Pocketful of Miracles is a 1961 American comedy film starring Bette Davis and Glenn Ford directed by Frank Capra. The film proved to be the final project for Capra but was Ann-Margret´s film debut. Nominated for numerous awards – Oscar, Golden Globes, Directors Guild, it only won one – the Golden Globe for Best Actor in a Motion Picture Musical or Comedy went to Glenn Ford.
It probably could be placed under the director´s much referred to as “CapraCorn”, but it is an entertaining, lighthearted, predictable farce with Bette Davis truly wonderful AND lovely (you have to watch the whole thing to understand).
Pandora and the Flying Dutchman is a 1951 British drama color film directed by Albert Lewin starring Ava Gardner, James Mason and Spanish bullfighter, Mario Cabré. It was filmed mainly on location in Tossa de Mar, on the Costa Brava.
There have been many references on this film by critics and writers such as:
“Ava Gardner’s triangle with a bullfighter and crooner Frank Sinatra in Spain last summer helped her turn in the greatest screen performance of her career.”
“Albert Lewin’s film turns this improbable premise into an irresistible romantic fantasy, a key factor in this alchemy being Jack Cardiff’s photography.“
Dave Kehr wrote that “Pandora achieves a feverish, dreamlike quality, with its eerie landscapes … It should be kitsch, and yet Pandora carries such conviction that it achieves a kind of crazy grandeur …”
Ava Gardner considered it one of her best acting roles. If you are a movie buff or just love Ava, don´t miss it.
Prince Charming is a 2001 comical fairy tale made-for-television film for the Hallmark channel. It stars Martin Short as the wizard, Sean Maguire as the prince and Cristina Applegate as the love interest. There´s a curse, frogs, a kingdom far, far away in time and place and then there´s New York City, present time. Entertaining , with good fun for the entire family. By the way, it´s filmed on location in New York.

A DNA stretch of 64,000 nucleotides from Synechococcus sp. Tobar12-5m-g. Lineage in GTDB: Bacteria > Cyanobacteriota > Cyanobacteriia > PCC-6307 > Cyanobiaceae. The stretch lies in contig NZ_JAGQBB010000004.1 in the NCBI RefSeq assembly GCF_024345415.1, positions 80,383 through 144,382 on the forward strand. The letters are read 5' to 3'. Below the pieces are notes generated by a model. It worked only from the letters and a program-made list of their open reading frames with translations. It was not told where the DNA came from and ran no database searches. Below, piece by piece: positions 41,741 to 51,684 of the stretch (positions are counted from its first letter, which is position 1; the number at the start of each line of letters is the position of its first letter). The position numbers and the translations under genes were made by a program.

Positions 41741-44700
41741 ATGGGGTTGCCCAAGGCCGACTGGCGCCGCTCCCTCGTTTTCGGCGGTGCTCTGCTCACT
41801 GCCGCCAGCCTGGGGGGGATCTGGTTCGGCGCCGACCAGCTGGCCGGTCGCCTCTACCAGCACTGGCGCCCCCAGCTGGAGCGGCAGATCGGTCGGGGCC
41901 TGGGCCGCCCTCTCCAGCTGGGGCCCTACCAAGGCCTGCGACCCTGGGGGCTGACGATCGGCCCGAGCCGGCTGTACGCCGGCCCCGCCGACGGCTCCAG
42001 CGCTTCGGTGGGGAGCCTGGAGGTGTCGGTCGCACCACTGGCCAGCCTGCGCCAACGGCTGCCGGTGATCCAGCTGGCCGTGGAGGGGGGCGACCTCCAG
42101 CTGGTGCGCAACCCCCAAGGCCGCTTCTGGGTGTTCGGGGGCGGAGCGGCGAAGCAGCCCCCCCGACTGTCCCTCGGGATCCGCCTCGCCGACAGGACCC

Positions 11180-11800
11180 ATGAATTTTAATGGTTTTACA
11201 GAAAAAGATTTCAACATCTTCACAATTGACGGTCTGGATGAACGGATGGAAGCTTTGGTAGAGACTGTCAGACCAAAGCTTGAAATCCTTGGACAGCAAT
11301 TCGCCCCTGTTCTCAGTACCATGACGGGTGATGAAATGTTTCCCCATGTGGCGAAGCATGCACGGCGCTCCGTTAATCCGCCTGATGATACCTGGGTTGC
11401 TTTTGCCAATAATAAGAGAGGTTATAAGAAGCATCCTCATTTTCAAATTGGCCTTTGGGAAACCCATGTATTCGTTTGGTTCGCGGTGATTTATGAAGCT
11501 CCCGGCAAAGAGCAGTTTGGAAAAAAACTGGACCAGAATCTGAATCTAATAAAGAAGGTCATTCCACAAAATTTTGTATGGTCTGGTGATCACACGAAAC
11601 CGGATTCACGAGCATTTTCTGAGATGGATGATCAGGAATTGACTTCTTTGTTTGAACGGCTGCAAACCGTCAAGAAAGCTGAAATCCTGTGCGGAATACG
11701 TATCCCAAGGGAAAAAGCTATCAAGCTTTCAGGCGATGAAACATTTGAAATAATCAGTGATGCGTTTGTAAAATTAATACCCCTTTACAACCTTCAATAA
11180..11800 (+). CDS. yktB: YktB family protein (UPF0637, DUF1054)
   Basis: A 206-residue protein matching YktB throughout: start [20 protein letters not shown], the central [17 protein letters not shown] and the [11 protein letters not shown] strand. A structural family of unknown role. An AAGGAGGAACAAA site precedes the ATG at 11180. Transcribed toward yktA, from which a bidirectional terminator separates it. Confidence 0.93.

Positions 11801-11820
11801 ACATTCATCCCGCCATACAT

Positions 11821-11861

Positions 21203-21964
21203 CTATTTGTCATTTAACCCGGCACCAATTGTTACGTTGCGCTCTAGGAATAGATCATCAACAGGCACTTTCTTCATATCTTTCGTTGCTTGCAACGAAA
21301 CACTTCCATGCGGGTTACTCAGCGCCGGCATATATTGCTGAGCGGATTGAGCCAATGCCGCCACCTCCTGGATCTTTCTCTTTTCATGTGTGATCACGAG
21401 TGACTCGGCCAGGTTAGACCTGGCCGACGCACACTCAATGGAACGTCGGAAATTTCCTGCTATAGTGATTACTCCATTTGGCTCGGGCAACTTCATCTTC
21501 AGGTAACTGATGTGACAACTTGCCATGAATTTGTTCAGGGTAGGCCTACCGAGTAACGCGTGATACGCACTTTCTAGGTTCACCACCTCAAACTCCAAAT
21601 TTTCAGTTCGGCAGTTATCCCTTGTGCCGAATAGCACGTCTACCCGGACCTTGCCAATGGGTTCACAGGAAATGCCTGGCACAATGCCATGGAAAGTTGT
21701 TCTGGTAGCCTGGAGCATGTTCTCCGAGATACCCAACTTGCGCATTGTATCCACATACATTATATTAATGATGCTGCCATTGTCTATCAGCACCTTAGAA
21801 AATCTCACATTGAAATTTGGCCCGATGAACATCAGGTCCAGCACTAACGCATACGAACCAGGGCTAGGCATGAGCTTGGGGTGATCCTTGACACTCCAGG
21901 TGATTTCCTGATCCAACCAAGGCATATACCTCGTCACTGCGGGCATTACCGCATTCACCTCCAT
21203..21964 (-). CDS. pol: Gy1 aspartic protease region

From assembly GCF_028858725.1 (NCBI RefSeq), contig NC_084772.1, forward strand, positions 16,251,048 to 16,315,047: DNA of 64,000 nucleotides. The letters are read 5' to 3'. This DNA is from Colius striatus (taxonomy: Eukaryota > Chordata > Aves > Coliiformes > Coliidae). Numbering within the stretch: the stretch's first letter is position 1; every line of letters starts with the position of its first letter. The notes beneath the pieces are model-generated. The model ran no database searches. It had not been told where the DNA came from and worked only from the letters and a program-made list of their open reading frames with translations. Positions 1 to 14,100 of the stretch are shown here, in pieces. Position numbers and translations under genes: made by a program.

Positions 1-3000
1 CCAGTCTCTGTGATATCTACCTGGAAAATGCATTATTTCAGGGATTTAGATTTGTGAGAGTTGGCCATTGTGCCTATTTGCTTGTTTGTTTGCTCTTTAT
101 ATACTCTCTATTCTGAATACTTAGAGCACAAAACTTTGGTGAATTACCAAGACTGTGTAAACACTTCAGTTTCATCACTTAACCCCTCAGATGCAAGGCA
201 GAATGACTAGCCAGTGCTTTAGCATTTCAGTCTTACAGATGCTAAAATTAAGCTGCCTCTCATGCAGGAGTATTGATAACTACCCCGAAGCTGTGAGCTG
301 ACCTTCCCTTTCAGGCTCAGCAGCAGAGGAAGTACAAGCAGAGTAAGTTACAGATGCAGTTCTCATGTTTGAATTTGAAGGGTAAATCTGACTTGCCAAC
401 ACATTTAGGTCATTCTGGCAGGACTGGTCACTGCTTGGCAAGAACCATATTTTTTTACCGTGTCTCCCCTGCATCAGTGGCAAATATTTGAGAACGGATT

This film is an authorized biographical account of the young Shirley Temple, most famous as Hollywood’s number one box-office star from 1935 through 1938, from her beginnings to her adolescence. The quality of the video is not the best but the story is interesting to say the least. Shirley Temple could act, sing, dance and be totally lovable starting at the tender age of 3. Incredibly talented and intelligent, her life and the people she worked with are as memorable as any fiction on the screen. During the Depression she was one of the few lights Americans looked to in a daunting future.
As an adult, she entered politics and became a diplomat, serving as United States Ambassador to Ghana and Czechoslovakia, and as Chief of Protocol of the United States. Temple was the recipient of numerous awards and honors including the Kennedy Center Honors and a Screen Actors Guild Life Achievement Award, a special Juvenile Academy Award, the Life Achievement Award from the American Center of Films for Children, Kennedy Center Honors, and the Screen Actors Guild Life Achievement Award. She ranks 18th on the American Film Institute’s list of the greatest female American screen legends of all time.
Sadly Temple passed away in 2014 but her films will always be one of the highlights of motion pictures in general and especially of Hollywood´s golden years.